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AGO 1955 No. 28 - February 16, 1955
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Don Eastvold | 1953-1956 | Attorney General of Washington


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                                                                February 16, 1955
Honorable Della Urquhart
Director of Licenses
Transportation Building
Olympia, Washington                                                                                                                Cite as:  AGO 55-57 No. 28

 Dear Mrs. Urquhart:

             We have your letter of January 26, 1955, requesting a formal opinion on several questions pertaining to the subject or returning or refunding fees under the law covering the licensing of real estate brokers and salesmen.  Specifically, your questions may be stated as follows:

             1. What disposition should be made of the renewal fee of a broker or salesman who paid it in December, 1954, and died prior to January 1, 1955.

             2. What should be done when a fee is filed in a larger amount than the law requires.

             3. What should be done where a fee is filed in less than the statutory amount, the applicant is advised of the amount of the deficiency, and thereupon withdraws his application and requests a return of the amount paid in.

             4. What disposition should be made of fees where the application for a license is denied.

             5. What should be done where a fee is submitted with the letter requesting a license, but when the applicant is advised that a formal application is required he reconsiders and requests a refund of his fee.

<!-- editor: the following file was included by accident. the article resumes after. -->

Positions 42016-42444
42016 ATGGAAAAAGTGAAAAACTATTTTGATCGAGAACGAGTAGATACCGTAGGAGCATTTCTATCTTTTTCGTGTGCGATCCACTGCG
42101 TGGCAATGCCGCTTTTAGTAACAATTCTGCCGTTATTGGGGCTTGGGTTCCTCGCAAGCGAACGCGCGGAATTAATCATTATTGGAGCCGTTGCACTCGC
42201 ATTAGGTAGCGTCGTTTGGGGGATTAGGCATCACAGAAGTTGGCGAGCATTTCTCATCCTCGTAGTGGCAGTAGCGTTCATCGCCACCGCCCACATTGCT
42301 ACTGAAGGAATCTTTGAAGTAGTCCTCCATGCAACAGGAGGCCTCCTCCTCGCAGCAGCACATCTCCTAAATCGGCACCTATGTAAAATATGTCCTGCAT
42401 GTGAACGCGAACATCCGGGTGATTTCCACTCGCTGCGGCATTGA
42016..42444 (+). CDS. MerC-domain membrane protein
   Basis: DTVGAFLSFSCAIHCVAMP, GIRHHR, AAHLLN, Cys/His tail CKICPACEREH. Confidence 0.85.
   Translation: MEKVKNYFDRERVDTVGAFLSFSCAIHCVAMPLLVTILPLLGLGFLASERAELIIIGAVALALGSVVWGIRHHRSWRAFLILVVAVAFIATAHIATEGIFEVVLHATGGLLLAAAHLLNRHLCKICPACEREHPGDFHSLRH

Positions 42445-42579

6. Where an applicant who has operated as a temporary salesman with a  [[Orig. Op. Page 2]] temporary permit and hence is not entitled to a second temporary permit files a fifteen-dollar examination fee plus a five‑dollar permit fee, what disposition should be made of the five‑dollar item.

             7. What should be done where an applicant for a temporary salesman's permit files the twenty-dollar fee to cover his examination fee plus his permit fee and then decides he does not desire a temporary salesman's permit.

             8. Where an applicant pays in twenty dollars to cover the fees for an examination and a special permit and previous to the examination date makes application to take the broker's examination instead, may any portion of the money paid in be applied to the twenty-five dollar broker's examination fee.

             9. Where an applicant who files an examination fee is unable to appear for the examination, may this fee be allowed to cover the next examination or is it forfeited.


             Our conclusions are as follows:

             1. The renewal fee is forfeited.

             2. The balance must be returned to the applicant.

             3. Make the refund.

             4. Return them.

             5. Make the refund.

             6. Return it.

             7. Retain it.

             8. No.

             9. With the exception of those persons who have been issued a temporary salesman's permit at least sixty days previous to the next examination, such fees may be applied to the subsequent examination.

              [[Orig. Op. Page 3]]

            RCW 18.85.220 (1953 Supp.) provides in part:

             "All fees required under the provisions of this chapter shall be paid to the state treasurer.  * * *"

             The eleventh amendment of the state constitution provides in part: